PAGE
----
The intermediate state is the state of the human soul between death and the resurrection. Scripture represents the intermediate state as provisional, constituting neither the ultimate bliss of the saved nor the ultimate doom of the lost. It forms, in effect, a transition between life within history and the ultimate life in eternity. But this basic fact is often ignored and the intermediate state of the Christian dead is spoken of in terms Scripture reserves for the life after resurrection.
State Of Quiet Consciousness
All theories of “soul sleep” are excluded by the plain teachings of Scripture. The term “sleep,” as a description of death, is used in the case of Christians only. It refers either to the rest of the body after death, or is used metaphorically of the soul to imply a state of peaceful rest. Scripture is clear that consciousness continues after death; “to be absent from the body is to be present with the Lord” (2 Cor. 5:8). As we are conscious of the body’s presence in this life, we shall be conscious of the Lord’s presence in the intermediate state. That the intermediate state of the redeemed is a state of quiet rest is shown by Rev. 14:13 (“Blessed are the dead which die in the Lord … that they may rest from their labors.…”) The same context says of the wicked: “they have no rest day nor night …” (14:11).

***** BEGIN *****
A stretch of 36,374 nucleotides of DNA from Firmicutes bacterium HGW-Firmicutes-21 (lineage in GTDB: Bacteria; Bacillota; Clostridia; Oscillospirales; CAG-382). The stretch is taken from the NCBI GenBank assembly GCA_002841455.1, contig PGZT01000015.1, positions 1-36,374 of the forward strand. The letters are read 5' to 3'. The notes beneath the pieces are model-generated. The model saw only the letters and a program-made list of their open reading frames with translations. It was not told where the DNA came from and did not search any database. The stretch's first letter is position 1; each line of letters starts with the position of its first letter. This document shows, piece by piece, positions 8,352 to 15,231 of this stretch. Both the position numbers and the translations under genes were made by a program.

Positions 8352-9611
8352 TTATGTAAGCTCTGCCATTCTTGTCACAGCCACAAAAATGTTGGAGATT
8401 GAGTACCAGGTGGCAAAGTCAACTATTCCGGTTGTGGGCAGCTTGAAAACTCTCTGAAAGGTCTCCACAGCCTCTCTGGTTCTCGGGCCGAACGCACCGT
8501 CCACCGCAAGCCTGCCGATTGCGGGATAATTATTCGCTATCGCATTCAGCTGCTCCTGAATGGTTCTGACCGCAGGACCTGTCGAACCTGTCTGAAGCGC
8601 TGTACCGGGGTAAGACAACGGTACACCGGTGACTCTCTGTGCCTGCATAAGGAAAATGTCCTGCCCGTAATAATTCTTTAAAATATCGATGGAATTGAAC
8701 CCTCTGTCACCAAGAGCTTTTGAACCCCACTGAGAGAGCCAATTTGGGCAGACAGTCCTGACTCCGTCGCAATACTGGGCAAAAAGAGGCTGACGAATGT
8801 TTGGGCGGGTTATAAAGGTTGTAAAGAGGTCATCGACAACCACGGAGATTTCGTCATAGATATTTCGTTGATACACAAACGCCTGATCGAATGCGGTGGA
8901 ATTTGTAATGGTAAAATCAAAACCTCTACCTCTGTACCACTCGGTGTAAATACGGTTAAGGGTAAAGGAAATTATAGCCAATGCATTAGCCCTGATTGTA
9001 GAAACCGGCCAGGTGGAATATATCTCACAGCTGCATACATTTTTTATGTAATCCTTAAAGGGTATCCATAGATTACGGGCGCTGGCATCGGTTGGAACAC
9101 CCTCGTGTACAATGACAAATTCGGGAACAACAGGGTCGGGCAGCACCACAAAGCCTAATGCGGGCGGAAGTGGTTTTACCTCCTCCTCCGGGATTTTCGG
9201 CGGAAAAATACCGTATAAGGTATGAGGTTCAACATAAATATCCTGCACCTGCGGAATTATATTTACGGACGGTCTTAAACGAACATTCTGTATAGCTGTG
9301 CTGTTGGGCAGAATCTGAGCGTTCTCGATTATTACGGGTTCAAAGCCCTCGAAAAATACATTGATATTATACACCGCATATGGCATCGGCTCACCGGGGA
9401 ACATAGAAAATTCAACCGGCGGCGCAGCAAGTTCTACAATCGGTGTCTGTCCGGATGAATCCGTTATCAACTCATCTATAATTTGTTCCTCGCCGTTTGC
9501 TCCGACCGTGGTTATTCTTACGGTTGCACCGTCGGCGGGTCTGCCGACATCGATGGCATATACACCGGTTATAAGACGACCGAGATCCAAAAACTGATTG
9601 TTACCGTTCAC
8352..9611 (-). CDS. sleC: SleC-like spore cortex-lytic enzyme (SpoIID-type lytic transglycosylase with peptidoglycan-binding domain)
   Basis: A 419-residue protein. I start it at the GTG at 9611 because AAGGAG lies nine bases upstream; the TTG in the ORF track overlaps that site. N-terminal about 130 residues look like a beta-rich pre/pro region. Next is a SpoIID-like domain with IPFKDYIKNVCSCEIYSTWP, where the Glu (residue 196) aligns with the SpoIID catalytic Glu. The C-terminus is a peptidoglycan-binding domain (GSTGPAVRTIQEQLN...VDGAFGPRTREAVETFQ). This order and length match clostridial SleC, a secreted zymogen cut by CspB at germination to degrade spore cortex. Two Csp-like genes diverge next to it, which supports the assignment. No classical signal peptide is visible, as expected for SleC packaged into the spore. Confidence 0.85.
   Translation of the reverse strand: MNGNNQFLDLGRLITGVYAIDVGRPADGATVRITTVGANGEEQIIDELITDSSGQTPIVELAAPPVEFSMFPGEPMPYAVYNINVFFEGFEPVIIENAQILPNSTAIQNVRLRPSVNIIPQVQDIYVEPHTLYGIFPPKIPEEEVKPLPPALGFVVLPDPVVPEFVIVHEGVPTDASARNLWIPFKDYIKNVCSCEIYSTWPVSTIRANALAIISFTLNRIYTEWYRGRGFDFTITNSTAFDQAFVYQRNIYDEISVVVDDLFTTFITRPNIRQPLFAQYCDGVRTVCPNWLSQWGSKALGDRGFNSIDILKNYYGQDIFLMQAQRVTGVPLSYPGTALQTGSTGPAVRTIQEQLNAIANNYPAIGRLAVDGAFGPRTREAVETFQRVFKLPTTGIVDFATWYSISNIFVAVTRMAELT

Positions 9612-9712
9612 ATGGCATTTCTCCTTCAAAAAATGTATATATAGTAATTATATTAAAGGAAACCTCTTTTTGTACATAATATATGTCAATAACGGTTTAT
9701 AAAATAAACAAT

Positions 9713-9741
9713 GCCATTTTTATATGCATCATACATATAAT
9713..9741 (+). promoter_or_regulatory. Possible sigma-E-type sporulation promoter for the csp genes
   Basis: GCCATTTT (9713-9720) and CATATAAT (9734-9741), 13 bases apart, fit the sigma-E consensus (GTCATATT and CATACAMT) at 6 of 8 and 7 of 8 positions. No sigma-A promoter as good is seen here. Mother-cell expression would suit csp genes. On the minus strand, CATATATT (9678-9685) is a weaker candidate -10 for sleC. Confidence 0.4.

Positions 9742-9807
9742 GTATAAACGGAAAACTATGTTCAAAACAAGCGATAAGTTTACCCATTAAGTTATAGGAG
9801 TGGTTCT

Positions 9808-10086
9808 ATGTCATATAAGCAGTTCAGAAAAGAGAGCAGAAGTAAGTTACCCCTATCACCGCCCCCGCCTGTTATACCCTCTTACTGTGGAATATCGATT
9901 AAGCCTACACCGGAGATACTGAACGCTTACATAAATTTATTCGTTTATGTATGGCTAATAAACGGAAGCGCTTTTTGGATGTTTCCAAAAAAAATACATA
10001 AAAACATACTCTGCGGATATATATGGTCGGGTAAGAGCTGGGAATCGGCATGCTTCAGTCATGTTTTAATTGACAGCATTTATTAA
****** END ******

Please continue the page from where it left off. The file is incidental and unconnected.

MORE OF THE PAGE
It is only through the instrumentality of the body that man is in touch with the earthly environment—the realm of nature and the world of human society. In the abnormal state of not having a body, the connection cannot exist. Whatever of objective reality there may be in spiritism, it cannot involve a real communication between the dead and the living. If the debated case of Saul at Endor involved a real appearing ...1
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